Cancer, the single most feared diagnosis imaginable, is being tackled by some of the biggest companies in the world using the most formidable weapon: à la artificial intelligence. In fact, the milestones we have hit in past two years in diagnosing rare forms of cancer using clinical data, has stumped the scientific community.
At the University of Tokyo’s Institute of Medical Science, IBM’s Watson matched a patients’ symptoms against 20 million clinical oncology studied. With Watson’s machine learning capabilities and the readily available oncological data, scientists and clinicians could diagnose cancer in just about ten minutes. In the western world, Google and Amazon are helping scientists analyze genetic data. Both, Google Genomics and Amazon Web Services, are offering analytical functions of the cloud to help scientists make sense of genomics data. A five-year-old company, Sophia Genetics, is sequencing the genomes of patient’s tissue samples to diagnose cancer. By applying AI, machine learning and big data into healthcare, we’re saving lives. We’re reaching new medical breakthroughs and personalizing medicines tailored to meet our needs.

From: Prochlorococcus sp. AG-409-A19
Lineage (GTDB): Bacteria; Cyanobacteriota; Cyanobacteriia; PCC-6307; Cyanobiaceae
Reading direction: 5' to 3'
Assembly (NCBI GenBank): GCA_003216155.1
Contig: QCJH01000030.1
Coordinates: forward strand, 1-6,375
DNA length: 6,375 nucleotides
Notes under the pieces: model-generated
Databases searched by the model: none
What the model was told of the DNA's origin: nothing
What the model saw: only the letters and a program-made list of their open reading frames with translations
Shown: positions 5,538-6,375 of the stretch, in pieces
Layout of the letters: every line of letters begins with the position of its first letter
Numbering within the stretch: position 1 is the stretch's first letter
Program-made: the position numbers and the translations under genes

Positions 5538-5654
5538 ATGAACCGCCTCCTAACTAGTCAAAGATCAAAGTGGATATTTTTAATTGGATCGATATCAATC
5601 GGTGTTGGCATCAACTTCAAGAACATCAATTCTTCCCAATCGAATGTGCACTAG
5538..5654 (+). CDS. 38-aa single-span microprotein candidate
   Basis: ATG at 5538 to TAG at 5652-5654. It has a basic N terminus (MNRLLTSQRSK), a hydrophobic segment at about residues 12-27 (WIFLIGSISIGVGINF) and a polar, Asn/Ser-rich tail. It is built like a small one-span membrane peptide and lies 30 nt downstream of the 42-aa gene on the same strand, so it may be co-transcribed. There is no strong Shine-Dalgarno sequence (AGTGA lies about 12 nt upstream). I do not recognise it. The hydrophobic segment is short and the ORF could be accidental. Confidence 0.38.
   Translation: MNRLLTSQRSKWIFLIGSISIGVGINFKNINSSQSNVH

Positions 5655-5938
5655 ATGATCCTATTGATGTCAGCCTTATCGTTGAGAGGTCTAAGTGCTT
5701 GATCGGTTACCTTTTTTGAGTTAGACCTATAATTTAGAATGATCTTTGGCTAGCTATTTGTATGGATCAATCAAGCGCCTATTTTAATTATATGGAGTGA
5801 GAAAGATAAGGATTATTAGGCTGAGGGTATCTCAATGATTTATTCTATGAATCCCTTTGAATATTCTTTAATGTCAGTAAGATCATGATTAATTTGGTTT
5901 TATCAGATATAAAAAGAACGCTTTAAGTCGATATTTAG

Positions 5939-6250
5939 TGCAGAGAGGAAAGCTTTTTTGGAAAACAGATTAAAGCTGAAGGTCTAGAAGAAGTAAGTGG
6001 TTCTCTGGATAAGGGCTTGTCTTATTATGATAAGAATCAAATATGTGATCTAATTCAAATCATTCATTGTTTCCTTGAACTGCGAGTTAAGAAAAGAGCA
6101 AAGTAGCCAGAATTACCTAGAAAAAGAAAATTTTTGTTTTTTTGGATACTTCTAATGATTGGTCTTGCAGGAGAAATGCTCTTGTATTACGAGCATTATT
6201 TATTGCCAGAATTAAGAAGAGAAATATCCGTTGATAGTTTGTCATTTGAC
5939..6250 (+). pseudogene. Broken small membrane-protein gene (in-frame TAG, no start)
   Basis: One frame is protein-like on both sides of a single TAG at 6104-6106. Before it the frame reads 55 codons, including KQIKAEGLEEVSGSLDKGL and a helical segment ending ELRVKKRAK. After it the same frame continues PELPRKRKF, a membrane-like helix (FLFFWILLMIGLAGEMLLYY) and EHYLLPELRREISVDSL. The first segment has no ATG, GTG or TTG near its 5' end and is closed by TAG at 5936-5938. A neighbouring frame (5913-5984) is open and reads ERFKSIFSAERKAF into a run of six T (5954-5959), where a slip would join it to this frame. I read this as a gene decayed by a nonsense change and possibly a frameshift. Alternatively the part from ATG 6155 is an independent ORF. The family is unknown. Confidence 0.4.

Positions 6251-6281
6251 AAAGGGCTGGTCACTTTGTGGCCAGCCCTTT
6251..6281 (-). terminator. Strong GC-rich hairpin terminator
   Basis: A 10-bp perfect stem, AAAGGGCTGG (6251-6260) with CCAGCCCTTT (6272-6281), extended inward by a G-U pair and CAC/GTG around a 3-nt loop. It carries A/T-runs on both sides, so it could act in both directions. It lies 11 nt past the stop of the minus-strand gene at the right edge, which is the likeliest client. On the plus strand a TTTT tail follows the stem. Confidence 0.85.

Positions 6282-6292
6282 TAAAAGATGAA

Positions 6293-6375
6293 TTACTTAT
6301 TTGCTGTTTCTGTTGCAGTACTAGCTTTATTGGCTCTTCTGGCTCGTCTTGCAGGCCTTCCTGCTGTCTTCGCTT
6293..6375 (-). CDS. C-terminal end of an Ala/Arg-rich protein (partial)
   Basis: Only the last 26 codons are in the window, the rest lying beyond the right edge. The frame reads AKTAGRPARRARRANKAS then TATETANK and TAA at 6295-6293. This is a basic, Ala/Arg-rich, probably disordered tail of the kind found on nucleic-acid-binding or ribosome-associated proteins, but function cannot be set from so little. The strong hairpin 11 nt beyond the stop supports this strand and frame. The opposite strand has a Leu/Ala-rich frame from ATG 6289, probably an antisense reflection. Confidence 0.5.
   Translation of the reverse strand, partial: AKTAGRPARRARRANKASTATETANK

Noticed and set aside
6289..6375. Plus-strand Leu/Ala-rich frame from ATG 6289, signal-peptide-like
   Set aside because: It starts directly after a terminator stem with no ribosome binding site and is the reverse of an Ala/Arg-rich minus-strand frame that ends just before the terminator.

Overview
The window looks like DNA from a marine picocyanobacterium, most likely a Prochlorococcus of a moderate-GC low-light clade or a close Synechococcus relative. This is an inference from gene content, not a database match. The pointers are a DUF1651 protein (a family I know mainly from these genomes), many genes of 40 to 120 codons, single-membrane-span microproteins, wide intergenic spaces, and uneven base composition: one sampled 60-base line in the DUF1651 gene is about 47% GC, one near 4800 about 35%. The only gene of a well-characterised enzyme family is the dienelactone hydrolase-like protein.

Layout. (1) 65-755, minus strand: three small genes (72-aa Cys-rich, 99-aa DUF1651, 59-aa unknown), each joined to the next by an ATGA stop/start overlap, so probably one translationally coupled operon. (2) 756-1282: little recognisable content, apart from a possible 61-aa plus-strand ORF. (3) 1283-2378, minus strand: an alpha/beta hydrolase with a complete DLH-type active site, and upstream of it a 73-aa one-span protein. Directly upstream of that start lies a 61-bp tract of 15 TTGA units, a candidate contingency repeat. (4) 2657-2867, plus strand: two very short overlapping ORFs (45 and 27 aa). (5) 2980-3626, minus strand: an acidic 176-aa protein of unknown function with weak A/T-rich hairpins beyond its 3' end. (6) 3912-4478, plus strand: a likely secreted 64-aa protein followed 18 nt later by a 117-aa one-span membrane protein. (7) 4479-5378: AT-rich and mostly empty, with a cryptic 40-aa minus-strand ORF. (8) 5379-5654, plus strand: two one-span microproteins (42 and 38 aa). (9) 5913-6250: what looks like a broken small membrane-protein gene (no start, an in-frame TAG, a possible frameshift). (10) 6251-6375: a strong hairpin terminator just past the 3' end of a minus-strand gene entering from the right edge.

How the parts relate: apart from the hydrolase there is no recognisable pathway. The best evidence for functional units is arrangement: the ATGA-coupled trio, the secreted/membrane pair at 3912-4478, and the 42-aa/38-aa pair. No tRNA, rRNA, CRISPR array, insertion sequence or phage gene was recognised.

AI is fundamentally altering our lives. Forget Skynet, or the Matrix. These are all fictional depictions where AI lives in the gray zone. The reality, though, is less fantastical, because machine learning and artificial intelligence are doing what we as humans cannot. AI is saving lives.
So, the question is: should we be scared of AI or should we let AI makes lives better?
At Sophia Genetics, Jurgi Camblong is diagnosing cancer using thousands of people’s DNA.